The majority of participants were male (59%) and the mean age at symptom onset was 56.3 years (± 13.0 SD). The number of participants who underwent each laboratory test and the normal reference ranges are provided in Table 11. The mean 24-hour urine levels of arsenic, lead, mercury, cadmium, thallium, cobalt and aluminum were within the normal range (Table 11). Four participants had lead levels measured from hair. The average hair lead level was elevated (1.9 ug/gm ± 2.6 SD; normal range = 0 - 0.99 ug/gm). Serum ferritin levels were measured in 12 participants (six male and six females). The mean serum ferritin level was elevated in the participants with ALS. In males with ALS, the average ferritin level was 668 ng/ml (± 785.1 SD) compared to a normal range of 22 - 322 ng/ml. In female ALS patients, the average ferritin level was 237.2 ng/ml (± 180.3 SD; normal range 10 - 291 ng/ml).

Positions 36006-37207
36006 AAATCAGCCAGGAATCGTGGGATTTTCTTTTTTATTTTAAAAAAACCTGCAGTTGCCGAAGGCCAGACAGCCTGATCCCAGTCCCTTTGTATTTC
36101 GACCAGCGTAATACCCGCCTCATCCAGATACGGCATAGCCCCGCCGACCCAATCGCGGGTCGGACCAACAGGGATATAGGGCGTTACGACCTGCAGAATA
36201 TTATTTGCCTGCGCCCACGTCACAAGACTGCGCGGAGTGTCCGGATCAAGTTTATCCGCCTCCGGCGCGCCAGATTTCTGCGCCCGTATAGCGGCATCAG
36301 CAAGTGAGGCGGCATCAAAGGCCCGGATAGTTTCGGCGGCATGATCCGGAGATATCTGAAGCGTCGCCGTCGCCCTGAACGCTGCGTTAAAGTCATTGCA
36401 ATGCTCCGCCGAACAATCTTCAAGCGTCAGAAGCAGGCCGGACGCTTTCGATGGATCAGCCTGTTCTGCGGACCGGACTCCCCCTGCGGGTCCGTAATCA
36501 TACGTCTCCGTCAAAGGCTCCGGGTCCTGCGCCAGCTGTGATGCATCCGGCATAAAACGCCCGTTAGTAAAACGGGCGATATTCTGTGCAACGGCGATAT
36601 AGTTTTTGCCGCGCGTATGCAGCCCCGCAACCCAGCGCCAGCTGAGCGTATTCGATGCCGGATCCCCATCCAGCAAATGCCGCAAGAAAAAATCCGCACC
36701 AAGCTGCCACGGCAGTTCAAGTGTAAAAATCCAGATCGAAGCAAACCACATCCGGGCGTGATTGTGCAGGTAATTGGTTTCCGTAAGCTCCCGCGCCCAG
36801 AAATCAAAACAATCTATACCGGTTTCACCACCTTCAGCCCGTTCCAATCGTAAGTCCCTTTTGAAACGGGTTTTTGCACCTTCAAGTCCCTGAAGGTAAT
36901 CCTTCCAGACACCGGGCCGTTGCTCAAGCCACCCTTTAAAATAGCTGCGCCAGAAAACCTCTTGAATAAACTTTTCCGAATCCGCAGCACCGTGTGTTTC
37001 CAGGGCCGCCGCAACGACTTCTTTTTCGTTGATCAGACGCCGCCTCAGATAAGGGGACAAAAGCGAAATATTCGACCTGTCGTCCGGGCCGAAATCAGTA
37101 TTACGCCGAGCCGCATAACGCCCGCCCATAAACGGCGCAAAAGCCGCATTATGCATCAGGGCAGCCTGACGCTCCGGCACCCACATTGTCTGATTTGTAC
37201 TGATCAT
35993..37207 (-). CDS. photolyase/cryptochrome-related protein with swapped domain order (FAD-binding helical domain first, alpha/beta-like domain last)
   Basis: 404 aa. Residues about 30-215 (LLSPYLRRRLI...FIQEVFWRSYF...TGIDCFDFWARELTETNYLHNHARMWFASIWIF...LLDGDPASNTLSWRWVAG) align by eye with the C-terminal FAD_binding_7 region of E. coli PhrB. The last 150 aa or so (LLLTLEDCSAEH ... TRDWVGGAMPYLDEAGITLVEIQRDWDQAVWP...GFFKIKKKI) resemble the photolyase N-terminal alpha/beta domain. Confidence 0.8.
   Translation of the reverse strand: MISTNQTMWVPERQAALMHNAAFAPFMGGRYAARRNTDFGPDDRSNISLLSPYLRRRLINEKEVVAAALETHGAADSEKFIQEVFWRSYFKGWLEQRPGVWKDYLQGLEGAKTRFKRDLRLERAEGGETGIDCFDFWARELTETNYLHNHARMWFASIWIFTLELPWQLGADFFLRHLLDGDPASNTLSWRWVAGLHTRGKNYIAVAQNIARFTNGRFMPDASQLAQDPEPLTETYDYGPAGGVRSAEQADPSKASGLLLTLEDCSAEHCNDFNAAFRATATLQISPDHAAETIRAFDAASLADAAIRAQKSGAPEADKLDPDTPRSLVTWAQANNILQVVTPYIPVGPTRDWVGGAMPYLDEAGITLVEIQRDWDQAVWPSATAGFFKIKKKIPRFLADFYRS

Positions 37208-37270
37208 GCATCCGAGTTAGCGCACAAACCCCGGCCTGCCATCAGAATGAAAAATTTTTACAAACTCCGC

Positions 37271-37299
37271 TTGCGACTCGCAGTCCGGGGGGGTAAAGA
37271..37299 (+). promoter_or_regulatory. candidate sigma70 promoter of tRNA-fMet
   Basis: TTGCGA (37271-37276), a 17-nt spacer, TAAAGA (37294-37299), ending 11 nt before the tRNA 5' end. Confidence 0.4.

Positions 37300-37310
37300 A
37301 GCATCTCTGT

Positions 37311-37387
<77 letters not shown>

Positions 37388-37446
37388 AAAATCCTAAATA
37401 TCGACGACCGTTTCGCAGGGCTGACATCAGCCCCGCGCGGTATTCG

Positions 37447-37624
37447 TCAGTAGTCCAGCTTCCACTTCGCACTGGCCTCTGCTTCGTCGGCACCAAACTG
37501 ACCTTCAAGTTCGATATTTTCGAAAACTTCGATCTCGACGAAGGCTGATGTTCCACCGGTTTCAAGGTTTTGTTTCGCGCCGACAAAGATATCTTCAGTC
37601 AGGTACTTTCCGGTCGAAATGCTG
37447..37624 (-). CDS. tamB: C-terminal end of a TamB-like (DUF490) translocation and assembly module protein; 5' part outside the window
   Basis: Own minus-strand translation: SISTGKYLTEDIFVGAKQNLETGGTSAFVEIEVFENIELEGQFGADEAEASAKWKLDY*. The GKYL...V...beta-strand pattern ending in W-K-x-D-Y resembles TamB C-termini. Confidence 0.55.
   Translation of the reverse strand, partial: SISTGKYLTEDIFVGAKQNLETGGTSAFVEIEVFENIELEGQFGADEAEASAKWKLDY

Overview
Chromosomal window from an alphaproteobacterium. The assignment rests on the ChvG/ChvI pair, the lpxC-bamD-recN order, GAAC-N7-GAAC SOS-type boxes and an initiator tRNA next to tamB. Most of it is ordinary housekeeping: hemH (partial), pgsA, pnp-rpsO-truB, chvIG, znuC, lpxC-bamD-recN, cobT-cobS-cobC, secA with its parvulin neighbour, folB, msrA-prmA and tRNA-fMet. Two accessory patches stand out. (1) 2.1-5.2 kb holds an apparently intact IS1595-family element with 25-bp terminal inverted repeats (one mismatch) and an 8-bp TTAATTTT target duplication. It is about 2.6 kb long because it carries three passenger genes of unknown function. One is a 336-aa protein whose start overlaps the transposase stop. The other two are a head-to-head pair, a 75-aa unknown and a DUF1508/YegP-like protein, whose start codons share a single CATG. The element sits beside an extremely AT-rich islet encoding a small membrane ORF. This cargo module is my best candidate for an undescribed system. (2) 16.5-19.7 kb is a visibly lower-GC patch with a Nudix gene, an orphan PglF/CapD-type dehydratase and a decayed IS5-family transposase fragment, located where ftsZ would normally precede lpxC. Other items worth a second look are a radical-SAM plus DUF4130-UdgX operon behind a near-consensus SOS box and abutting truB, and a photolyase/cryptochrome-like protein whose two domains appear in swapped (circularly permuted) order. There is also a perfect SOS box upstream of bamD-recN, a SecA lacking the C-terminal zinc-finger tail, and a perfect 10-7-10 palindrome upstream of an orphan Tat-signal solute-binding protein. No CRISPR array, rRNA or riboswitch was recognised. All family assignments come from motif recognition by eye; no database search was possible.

Based on these results we conducted additional analysis of serum ferritin levels in 30 individuals with ALS and 30 healthy controls. Compared with the healthy controls, the mean serum ferritin level in the ALS population was higher (ANOVA: males p=0.037, females p=0.032). The mean serum ferritin level in the 17 males with ALS was 269.9 ng/ml (± 126.4 SD), compared to 164.1 ng/ml (± 142.2 SD) in 14 healthy controls. The mean serum ferritin value in 13 females with ALS was 183.5 ng/ml (± 186.9 SD) compared to 71.3 ng/ml (± 60.4 SD) in 16 female control subjects (Figs. 11 and 22).